X-rays can be generated by an X-ray tube, a vacuum tube that uses a high voltage to accelerate the electrons released by a hot cathode to a high velocity. The high velocity electrons collide with a metal target, the anode, creating the X-rays. In medical X-ray tubes the target is usually tungsten or a more crack-resistant alloy of rhenium (5%) and tungsten (95%), but sometimes molybdenum for more specialized applications, such as when softer X-rays are needed as in mammography. In crystallography, a copper target is most common, with cobalt often being used when fluorescence from iron content in the sample might otherwise present a problem.
The maximum energy of the produced X-ray photon is limited by the energy of the incident electron, which is equal to the voltage on the tube times the electron charge, so an 80 kV tube cannot create X-rays with an energy greater than 80 keV. When the electrons hit the target, X-rays are created by two different atomic processes:
So the resulting output of a tube consists of a continuous bremsstrahlung spectrum falling off to zero at the tube voltage, plus several spikes at the characteristic lines. The voltages used in diagnostic X-ray tubes range from roughly 20 kV to 150 kV and thus the highest energies of the X-ray photons range from roughly 20 keV to 150 keV.
Both of these X-ray production processes are inefficient, with only about one percent of the electrical energy used by the tube converted into X-rays, and thus most of the electric power consumed by the tube is released as waste heat. When producing a usable flux of X-rays, the X-ray tube must be designed to dissipate the excess heat.
A specialized source of X-rays which is becoming widely used in research is synchrotron radiation, which is generated by particle accelerators. Its unique features are X-ray outputs many orders of magnitude greater than those of X-ray tubes, wide X-ray spectra, excellent collimation, and linear polarization.
Short nanosecond bursts of X-rays peaking at 15-keV in energy may be reliably produced by peeling pressure-sensitive adhesive tape from its backing in a moderate vacuum. This is likely to be the result of recombination of electrical charges produced by triboelectric charging. The intensity of X-ray triboluminescence is sufficient for it to be used as a source for X-ray imaging.
X-rays can also be produced by fast protons or other positive ions. The proton-induced X-ray emission or particle-induced X-ray emission is widely used as an analytical procedure. For high energies, the production cross section is proportional to Z12Z2−4, where Z1 refers to the atomic number of the ion, Z2 to that of the target atom. An overview of these cross sections is given in the same reference.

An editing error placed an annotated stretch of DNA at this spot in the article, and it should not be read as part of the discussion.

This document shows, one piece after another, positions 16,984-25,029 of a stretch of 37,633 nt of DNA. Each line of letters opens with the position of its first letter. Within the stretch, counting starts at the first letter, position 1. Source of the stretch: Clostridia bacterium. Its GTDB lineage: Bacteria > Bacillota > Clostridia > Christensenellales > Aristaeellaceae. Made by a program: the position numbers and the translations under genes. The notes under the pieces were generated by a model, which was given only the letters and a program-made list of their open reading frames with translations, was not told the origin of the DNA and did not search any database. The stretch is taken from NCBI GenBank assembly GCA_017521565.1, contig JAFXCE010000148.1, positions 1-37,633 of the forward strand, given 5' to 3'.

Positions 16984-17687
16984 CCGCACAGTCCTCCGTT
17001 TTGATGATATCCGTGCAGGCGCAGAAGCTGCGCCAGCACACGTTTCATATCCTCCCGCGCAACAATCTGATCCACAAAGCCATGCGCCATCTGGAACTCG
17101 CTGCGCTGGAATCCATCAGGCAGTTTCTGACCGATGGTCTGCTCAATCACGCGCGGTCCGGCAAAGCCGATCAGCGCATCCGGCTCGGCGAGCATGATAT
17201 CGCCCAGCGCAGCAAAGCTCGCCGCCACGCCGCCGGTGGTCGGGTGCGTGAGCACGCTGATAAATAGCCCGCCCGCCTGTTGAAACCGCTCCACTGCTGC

X-rays are also produced in lightning accompanying terrestrial gamma-ray flashes. The underlying mechanism is the acceleration of electrons in lightning related electric fields and the subsequent production of photons through Bremsstrahlung. This produces photons with energies of some few keV and several tens of MeV. In laboratory discharges with a gap size of approximately 1 meter length and a peak voltage of 1 MV, X-rays with a characteristic energy of 160 keV are observed. A possible explanation is the encounter of two streamers and the production of high-energy run-away electrons; however, microscopic simulations have shown that the duration of electric field enhancement between two streamers is too short to produce a significantly number of run-away electrons. Recently, it has been proposed that air perturbations in the vicinity of streamers can facilitate the production of run-away electrons and hence of X-rays from discharges.
X-ray detectors vary in shape and function depending on their purpose. Imaging detectors such as those used for radiography were originally based on photographic plates and later photographic film, but are now mostly replaced by various digital detector types such as image plates and flat panel detectors. For radiation protection direct exposure hazard is often evaluated using ionization chambers, while dosimeters are used to measure the radiation dose a person has been exposed to. X-ray spectra can be measured either by energy dispersive or wavelength dispersive spectrometers.
Since Röntgen's discovery that X-rays can identify bone structures, X-rays have been used for medical imaging. The first medical use was less than a month after his paper on the subject. Up to 2010, 5 billion medical imaging examinations had been conducted worldwide. Radiation exposure from medical imaging in 2006 made up about 50% of total ionizing radiation exposure in the United States.
Projectional radiography is the practice of producing two-dimensional images using x-ray radiation. Bones contain much calcium, which due to its relatively high atomic number absorbs x-rays efficiently. This reduces the amount of X-rays reaching the detector in the shadow of the bones, making them clearly visible on the radiograph. The lungs and trapped gas also show up clearly because of lower absorption compared to tissue, while differences between tissue types are harder to see.
Projectional radiographs are useful in the detection of pathology of the skeletal system as well as for detecting some disease processes in soft tissue. Some notable examples are the very common chest X-ray, which can be used to identify lung diseases such as pneumonia, lung cancer, or pulmonary edema, and the abdominal x-ray, which can detect bowel (or intestinal) obstruction, free air (from visceral perforations) and free fluid (in ascites). X-rays may also be used to detect pathology such as gallstones (which are rarely radiopaque) or kidney stones which are often (but not always) visible. Traditional plain X-rays are less useful in the imaging of soft tissues such as the brain or muscle. One area where projectional radiographs are used extensively is in evaluating how an orthopedic implant, such as a knee, hip or shoulder replacement, is situated in the body with respect to the surrounding bone. This can be assessed in two dimensions from plain radiographs, or it can be assessed in three dimensions if a technique called '2D to 3D registration' is used. This technique purportedly negates projection errors associated with evaluating implant position from plain radiographs.